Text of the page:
I thought that my department would be immune to the onslaught of departures, seeing how all of us were shiny and new to the organisation; sadly, not.  Two weeks ago, our resident artist handed in his resignation.  Yesterday, I got a call from an ad agency I applied to in February; apparently, the position I applied for is still open.  Given the sort of hell I’ve had to go through featuring everything from negative feedback to actual physical illness to outright character assassination (where those lobbing the accusations won’t name their witnesses; kind of dodgy, if you ask me), perhaps it is time to rethink what I want in life.  Perhaps it is time to finally face my fears, move on, throw away whatever it is that has held me back, and fly away.

In the meantime, there is cake to munch while one thinks of where to go next.  Specifically, a fat, fluffy wodge of carrot-pineapple cake (P 35.00) from The Happy Bakery.  To be honest, it is not the best carrot cake I’ve ever eaten, seeing how it’s just this side of bland – and you get more of the pineapple than the carrot.  But the texture…the texture is compelling to say the very least: it is toothsome, just firm enough to sink your teeth into and then it melts appealingly in your mouth.  It is also firm enough to dip into a mug of milky coffee, if you’re so inclined.  Plus, seeing how it’s bland, it actually improves the flavour if you soak it in your coffee before gobbling it down.

And so, I nibble my slice of cake as I go through the job postings and schedule my interviews.  I say my goodbyes to those who have filed their resignations; I wish them well and they, knowing full well my situation at the office, return the greetings with as much goodwill and kindness.  May Fate see us all in better circumstances…hopefully soon.

In Which Ramen is the Star of a Celebratory Dinner…

Fish is a great way to start the meal...

Fish is a great way to start the meal…

When my sister turned 24 on Saturday, we were actually in a dither as to where to have her celebratory dinner.  We’d ordered in Chinese food for lunch earlier in the day, but a serious Nihonophile like my sister deserved a proper Japanese meal.  Fortunately, my brother called up just a little after lunch to tell us that we were going to have dinner that evening at Kenji Tei.

Kenji Tei has to be one of the more underrated ramen houses in the Greater Manila Area, seeing how people would more likely go to Japanese franchises like Hokkaido Ramen Santouka or Ramen Yushoken or to more popular dives such as Ukkokei or Mitsuyado Sei-Men.  But the food is good: amazingly simple yet delicious and quite decently priced.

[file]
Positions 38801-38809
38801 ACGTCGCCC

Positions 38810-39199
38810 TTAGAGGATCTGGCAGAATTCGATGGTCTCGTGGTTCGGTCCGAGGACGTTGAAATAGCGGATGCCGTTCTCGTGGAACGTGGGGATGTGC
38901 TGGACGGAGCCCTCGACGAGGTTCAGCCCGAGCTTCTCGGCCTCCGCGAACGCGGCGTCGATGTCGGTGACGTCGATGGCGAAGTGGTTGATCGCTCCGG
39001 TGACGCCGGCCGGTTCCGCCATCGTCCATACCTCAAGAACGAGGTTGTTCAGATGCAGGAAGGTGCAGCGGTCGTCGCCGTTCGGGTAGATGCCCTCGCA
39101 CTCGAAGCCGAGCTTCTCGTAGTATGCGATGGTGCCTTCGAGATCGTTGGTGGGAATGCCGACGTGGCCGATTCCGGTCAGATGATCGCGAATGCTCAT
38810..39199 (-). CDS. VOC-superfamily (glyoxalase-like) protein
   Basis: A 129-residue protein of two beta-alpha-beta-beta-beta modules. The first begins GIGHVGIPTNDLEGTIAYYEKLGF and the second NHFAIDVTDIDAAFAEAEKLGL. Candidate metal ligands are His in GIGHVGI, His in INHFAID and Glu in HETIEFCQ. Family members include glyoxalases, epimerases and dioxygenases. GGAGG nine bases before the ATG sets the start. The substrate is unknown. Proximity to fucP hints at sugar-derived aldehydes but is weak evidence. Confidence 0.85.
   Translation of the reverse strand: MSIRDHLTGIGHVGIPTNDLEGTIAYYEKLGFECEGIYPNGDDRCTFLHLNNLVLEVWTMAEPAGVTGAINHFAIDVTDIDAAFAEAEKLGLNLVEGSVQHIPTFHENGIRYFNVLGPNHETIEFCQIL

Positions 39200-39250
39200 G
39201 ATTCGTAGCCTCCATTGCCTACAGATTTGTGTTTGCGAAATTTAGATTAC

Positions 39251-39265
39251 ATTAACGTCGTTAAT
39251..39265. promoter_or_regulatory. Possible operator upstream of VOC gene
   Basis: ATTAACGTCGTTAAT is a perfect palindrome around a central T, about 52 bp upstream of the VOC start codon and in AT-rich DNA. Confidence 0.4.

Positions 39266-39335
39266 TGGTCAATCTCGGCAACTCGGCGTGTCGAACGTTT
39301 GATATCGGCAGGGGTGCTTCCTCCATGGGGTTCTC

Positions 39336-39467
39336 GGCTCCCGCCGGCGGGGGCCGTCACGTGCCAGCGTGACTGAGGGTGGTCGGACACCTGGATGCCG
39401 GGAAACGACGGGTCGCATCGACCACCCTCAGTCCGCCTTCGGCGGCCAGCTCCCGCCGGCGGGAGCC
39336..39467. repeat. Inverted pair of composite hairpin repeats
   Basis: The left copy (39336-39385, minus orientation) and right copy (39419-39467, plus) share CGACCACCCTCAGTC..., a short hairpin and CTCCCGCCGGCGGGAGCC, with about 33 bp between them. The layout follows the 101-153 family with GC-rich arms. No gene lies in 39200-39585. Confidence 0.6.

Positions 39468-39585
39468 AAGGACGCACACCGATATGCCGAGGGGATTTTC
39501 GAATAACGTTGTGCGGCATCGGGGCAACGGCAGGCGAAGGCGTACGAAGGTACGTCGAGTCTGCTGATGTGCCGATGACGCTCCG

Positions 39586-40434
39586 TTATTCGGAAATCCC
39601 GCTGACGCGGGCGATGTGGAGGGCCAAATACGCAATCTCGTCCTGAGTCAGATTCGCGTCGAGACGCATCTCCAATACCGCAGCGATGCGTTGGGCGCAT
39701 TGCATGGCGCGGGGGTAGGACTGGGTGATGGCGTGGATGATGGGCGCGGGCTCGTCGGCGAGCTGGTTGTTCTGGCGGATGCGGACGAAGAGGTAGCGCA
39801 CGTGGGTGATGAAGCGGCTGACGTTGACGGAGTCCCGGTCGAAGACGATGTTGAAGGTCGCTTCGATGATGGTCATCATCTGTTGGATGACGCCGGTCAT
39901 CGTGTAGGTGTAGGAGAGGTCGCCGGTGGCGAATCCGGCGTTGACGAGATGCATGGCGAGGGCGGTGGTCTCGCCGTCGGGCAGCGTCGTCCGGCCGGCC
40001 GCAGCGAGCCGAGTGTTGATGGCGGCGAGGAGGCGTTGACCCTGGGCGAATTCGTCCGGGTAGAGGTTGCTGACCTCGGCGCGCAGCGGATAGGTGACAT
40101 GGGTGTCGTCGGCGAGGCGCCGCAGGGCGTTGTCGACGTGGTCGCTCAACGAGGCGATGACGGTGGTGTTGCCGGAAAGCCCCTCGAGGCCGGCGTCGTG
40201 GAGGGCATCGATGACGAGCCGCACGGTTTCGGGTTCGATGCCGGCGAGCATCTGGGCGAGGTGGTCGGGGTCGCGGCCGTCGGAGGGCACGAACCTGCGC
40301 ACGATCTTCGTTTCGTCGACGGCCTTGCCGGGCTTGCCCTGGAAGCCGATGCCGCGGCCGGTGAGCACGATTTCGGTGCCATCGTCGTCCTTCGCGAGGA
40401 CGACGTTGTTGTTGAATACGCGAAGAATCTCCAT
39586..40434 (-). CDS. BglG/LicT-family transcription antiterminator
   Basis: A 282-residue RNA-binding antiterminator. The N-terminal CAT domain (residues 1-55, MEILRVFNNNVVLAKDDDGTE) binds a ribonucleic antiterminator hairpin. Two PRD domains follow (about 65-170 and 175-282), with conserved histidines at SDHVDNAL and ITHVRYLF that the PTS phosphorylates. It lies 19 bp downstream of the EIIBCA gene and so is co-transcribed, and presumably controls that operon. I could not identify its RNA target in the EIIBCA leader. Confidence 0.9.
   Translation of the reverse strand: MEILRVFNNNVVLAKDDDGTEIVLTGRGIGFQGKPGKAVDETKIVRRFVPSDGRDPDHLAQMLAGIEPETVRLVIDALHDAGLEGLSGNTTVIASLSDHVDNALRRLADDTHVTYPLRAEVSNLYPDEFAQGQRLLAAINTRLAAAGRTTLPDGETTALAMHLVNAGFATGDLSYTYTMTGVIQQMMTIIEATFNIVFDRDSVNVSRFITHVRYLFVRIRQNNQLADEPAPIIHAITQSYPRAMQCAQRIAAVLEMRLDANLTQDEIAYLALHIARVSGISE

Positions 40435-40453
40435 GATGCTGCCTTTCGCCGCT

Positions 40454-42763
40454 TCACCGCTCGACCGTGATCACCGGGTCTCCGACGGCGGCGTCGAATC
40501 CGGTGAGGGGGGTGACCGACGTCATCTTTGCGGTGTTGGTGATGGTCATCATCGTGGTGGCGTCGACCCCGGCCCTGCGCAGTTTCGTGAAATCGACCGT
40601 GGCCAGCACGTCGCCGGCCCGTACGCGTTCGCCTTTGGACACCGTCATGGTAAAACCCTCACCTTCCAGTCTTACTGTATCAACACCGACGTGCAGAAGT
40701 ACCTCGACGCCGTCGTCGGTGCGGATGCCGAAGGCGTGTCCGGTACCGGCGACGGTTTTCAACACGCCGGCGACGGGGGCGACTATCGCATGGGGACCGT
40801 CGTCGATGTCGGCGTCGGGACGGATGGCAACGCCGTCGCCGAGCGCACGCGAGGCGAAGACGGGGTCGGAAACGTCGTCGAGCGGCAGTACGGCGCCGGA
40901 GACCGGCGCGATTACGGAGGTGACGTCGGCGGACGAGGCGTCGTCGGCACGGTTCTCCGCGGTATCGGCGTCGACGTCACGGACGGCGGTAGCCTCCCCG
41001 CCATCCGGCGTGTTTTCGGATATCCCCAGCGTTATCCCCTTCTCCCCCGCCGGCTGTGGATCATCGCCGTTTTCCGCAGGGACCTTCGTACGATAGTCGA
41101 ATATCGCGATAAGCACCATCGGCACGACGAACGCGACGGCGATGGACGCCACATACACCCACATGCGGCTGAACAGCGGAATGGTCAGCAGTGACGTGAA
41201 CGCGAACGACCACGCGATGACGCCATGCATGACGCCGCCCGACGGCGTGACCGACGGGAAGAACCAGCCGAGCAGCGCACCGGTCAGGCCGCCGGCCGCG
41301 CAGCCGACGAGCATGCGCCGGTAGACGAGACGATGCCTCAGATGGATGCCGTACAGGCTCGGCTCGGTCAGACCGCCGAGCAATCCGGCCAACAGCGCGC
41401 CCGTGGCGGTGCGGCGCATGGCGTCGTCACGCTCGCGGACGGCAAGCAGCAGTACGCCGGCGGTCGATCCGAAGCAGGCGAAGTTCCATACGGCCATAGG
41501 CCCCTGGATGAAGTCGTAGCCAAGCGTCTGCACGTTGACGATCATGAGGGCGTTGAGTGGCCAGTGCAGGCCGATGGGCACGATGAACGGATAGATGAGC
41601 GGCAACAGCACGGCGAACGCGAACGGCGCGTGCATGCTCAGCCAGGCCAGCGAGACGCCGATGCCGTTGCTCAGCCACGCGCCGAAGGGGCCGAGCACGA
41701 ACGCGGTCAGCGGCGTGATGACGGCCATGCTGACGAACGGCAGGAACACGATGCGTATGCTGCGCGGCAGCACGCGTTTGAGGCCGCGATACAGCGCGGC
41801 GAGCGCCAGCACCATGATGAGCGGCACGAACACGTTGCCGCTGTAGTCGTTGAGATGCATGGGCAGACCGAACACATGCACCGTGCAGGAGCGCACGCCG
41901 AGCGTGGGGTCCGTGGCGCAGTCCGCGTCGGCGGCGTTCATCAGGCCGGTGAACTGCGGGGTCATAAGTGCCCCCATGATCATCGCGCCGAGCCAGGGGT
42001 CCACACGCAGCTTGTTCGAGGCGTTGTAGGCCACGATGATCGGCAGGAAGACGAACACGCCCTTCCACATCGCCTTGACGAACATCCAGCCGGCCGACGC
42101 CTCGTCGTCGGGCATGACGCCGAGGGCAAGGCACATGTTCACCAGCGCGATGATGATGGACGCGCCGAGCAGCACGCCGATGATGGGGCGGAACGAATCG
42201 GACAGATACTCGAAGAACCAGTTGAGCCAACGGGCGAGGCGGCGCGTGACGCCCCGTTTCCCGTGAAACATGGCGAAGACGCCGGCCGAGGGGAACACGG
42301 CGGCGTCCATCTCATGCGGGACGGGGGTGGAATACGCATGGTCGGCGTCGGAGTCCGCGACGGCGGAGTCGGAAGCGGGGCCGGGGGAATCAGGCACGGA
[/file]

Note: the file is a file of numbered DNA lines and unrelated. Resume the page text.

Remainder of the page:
We started the meal with the sashimi platter and a plate of spicy salmon maki.  The platter features a nice mix of fresh and cooked treats: maguro tuna and slices of raw salmon, silvery-rosy bits of fresh mackerel, crab sticks cut on the bias and sweet tamago-yaki (rolled omelet), and sweet raw sea urchins that crunch when you bite but melt into briny-sweet richness in your mouth.  The salmon maki will appeal to fans of another Japanese restaurant’s tempura tuna sashimi tartare as it features a crunchy-tender mound of raw salmon chunks and tempura crumbs bound in a mayo-dressing made heady with fiery wasabi on top of chunky, well-filled uramaki. Seriously, if I had my way, all I’d eat would be the salmon maki – but the ramen…  Oh, yes, the ramen…

Chashu miso ramen

Chashu miso ramen

We each opted for a regular sized bowl of our ramen of choice – and the regular size is actually big enough to be shared by two particularly hungry diners!

My bowl of choice was the chashu miso ramen (P 268.00 for the regular size).  This was a fairly large, deep bowl filled with semi-hard wheat noodles in a rich, nutty miso broth with a bit of a smoky nuance added by toasted sesame seeds.  Along with generous bits of pork mince, scallions, and spinach, this dish actually takes its name from the three thick slabs of beautifully-cooked chashu pork that are floated on top of the dish along with half a medium-boiled egg.

You would do well to order an extra couple slices of the chashu pork as it really melts in the mouth and has a rich, almost ham-like smokiness to it.  You would also have to order an extra bowl of noodles (P 40.00 per bowl) to help sop up the generous broth.

It was definitely a meal that really made my sister’s birthday – and one I would definitely enjoy again one of these days.

Kenji Tei Ramen House: Ground Floor (Cinemas Area) – Alabang Town Center, Alabang-Zapote Road, Muntinlupa City